(1) The Wicked. God told the prophet Ezekiel in the long ago that he was “a watchman in the house of Israel: therefore hear the word at my mouth, and give them warning from me” (Ezek. 3:17). It was Ezekiel’s responsibility to warn the wicked so that they might have opportunity to turn from their unrighteousness. If he failed to warn them, he would be found guilty in God’s sight. He was also told, “Yet if thou warn the wicked, and he turn not from his wickedness, nor from his wicked way, he shall die in his iniquity; but thou hast delivered thy soul” (Ezek. 3:20; cf. vv. 16-21; Lk. 3:1-8). What a great responsibility lays upon our shoulders even today, to warn the wicked.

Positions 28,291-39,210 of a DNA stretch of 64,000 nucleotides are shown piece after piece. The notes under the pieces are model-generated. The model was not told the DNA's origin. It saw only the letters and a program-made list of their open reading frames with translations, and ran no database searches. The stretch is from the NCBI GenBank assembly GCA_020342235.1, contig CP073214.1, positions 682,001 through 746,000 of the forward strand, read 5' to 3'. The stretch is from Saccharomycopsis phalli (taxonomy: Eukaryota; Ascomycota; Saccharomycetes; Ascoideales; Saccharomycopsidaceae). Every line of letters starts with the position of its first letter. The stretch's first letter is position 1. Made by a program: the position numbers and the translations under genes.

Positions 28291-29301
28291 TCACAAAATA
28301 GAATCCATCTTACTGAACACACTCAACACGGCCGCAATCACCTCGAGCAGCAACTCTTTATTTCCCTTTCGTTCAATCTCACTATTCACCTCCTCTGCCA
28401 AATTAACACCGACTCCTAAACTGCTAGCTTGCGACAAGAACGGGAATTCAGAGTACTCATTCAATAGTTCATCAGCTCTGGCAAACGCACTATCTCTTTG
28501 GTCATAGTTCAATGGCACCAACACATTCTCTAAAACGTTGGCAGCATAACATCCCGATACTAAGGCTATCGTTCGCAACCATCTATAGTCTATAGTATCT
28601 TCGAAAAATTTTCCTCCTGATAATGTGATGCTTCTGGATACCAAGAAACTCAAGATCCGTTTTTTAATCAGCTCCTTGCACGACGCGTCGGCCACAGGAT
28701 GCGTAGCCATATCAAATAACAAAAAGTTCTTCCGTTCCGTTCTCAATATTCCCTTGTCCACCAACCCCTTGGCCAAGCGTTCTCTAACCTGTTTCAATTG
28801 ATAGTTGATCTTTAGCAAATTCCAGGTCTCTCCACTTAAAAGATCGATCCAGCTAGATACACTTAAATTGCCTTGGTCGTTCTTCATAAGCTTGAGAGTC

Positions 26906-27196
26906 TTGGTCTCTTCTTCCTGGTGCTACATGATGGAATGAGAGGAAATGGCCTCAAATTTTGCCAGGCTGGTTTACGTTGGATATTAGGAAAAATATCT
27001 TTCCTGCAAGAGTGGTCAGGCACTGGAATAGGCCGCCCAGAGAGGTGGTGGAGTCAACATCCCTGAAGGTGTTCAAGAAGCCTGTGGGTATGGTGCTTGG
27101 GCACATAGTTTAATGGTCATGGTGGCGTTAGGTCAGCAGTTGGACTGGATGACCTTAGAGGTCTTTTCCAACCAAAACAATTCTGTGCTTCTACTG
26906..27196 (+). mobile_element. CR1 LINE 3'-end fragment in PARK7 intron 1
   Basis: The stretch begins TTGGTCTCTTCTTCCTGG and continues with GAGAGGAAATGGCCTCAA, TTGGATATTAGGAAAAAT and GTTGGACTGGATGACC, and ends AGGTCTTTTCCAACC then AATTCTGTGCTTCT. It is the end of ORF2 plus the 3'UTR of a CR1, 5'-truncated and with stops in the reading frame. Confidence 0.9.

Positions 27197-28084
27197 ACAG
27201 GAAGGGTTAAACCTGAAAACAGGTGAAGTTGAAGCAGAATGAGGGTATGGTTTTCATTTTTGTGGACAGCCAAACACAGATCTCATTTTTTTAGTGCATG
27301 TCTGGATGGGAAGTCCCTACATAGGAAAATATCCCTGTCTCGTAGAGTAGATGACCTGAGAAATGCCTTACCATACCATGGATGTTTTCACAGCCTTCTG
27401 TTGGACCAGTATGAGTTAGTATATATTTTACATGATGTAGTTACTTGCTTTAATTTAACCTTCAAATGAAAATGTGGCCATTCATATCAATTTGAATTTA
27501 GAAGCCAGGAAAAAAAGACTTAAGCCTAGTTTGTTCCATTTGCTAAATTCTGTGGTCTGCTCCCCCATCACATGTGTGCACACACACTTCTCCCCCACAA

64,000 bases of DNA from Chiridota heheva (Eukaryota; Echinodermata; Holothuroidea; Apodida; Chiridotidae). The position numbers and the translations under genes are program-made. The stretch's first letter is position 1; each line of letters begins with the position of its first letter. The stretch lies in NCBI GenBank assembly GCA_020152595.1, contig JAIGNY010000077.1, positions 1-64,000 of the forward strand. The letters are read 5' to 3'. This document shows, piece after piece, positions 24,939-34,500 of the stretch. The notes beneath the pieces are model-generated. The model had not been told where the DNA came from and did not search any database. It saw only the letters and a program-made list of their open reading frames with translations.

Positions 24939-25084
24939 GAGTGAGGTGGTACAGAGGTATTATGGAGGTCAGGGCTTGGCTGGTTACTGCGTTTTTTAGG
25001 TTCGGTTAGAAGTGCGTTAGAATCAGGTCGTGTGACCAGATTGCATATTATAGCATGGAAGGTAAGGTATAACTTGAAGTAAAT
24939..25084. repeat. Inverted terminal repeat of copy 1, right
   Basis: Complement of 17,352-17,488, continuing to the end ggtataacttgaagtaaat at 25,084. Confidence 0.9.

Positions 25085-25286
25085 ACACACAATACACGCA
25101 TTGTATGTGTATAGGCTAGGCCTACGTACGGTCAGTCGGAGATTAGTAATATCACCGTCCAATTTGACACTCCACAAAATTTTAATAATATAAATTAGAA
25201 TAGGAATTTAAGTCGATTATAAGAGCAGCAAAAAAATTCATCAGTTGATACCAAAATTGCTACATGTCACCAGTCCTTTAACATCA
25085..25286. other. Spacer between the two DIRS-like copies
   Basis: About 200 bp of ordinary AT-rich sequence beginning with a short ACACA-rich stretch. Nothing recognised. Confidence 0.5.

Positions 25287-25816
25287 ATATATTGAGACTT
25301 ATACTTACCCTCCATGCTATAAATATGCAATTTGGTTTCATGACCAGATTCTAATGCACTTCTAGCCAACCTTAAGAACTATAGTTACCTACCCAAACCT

(2) Christians with selfish ways. It seems that the Corinthian brethren whom Paul wrote to, had a problem with selfishness. In 1 Cor. 4:6-16, Paul deals with this problem and appeals to his own unselfishness in preaching the gospel. He tells them about the many trials and tribulations that he endured, and then says to them, “I write not these things to shame you, but as my beloved sons I warn you” (vs. 14). Christians in any time period (Ist century or 20th) should be warned against the perils that will come if we have selfish ways. This is an area in which gospel preachers would do well to spend much time in preaching. Because of selfishness many problems arise in the Lord’s church. It is our duty to warn against this dreaded spiritual disease.